Italian Public Administration is collapsing
And I still dare dream it happens in the right way.
The italian state sector has reached the limit of survival, says Carlo Mochi Sismondi:
- the average age of public employees is high enough that hundreds of thousands of them will retire in the next 5⁄10 years
- but [besides other problems] there is very high uncertainty around both recruiting, and renewal of employees contracts 3, if the corresponding budget is unblocked, “5000,000 people will enter [italian] administrations in the next three years”.
- but, and this is the point of that article, if done as usual the new recruitments may create or perpetuate problems, rather than solving them
Mr. Mochi Sismondi, who is president of FPA, a consulting and service company that studies and supports public administration, warned against running public exams to replace those who leave before checking that the professional skills are what they really need. As things stands today, italian public administrations (PAs):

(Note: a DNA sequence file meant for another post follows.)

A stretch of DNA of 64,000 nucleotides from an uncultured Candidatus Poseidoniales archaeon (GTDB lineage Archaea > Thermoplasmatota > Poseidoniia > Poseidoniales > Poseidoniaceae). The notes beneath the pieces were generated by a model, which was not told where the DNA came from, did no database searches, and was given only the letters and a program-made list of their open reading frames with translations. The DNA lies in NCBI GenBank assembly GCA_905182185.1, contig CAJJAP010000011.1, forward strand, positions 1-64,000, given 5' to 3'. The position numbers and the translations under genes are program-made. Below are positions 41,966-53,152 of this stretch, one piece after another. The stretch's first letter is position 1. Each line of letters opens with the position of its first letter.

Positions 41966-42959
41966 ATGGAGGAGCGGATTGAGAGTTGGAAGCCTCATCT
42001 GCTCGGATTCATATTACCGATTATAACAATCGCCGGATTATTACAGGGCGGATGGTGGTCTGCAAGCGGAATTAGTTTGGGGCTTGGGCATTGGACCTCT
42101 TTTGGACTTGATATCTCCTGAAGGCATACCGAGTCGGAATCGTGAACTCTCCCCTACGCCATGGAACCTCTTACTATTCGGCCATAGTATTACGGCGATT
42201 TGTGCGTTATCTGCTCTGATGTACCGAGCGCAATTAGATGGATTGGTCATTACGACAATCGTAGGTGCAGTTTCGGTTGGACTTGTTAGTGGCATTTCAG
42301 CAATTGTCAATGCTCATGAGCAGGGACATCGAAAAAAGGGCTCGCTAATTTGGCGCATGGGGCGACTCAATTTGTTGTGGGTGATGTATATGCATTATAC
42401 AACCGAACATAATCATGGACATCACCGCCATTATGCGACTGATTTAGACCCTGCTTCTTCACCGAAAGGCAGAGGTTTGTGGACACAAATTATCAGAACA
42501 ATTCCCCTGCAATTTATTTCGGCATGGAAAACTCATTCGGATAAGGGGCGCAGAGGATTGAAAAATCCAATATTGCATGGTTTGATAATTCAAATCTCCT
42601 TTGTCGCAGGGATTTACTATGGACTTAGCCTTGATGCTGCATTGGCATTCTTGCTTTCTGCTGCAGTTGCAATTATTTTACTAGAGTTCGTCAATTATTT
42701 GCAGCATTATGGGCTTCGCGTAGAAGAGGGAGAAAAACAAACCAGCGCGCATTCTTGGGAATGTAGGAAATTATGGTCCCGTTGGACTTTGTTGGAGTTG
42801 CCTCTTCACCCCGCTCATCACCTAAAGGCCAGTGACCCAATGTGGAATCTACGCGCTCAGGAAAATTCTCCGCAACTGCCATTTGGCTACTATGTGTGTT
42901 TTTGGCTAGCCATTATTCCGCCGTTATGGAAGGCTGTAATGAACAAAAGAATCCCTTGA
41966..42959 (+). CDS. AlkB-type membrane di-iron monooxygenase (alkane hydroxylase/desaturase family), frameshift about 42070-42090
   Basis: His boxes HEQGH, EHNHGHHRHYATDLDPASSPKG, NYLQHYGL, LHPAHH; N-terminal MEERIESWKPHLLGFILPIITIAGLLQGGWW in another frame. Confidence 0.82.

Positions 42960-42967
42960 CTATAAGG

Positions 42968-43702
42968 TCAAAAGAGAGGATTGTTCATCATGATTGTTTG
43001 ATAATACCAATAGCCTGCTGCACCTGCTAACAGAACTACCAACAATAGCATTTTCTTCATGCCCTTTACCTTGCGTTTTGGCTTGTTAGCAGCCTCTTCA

- do not need other graduates in law or related subjects ““because we have enough of them”
- what PAs need, instead, is “professional profiles adapted to the new strategic choices”
So far, nothing unexpected. The most interesting part is what Mochi Sismondi said next. Italian PAs need a serious redesign, and there is no time or money to get things wrong and start over. In such a scenario,
“Will the 500,000 new entries be able to change course [of italian PAs]? Probably not… because two and a half million old, unmotivated, less qualified employees than their European colleagues, drowned in a Byzantine context, will remain in their place.”
Therefore, he says, it is necessary (among many other proposals I mostly agree with) “to quickly reopen the chapter of on-the-job training of public workers”.
Full disclosure: I really would not mind contributing to that training of public workers.
But regardless of that, I am happy to hear such an eminent voice as Mochi Sismondi declare something very similar to what I wrote last year: the biggest obstacle to renewal is not lack of personnel, but permanence of obsolete, when not seriously harmful, “knowledge” and methods.
The employees who have nothing else to contribute should not be kicked out their offices to starve, of course. But for what is worth, my own personal feeling is that, in many cases, assisted early retirement would be much less expensive, for Italy, than retraining. MUCH less, in the medium/long term at least.
In any case, those knowledge and methods (not the people) are, as I said, camels whose backs deserve to be broken. Be it with training or retirement, the sooner the better.
Image source: Screenshots from “Voter fatigue in New York”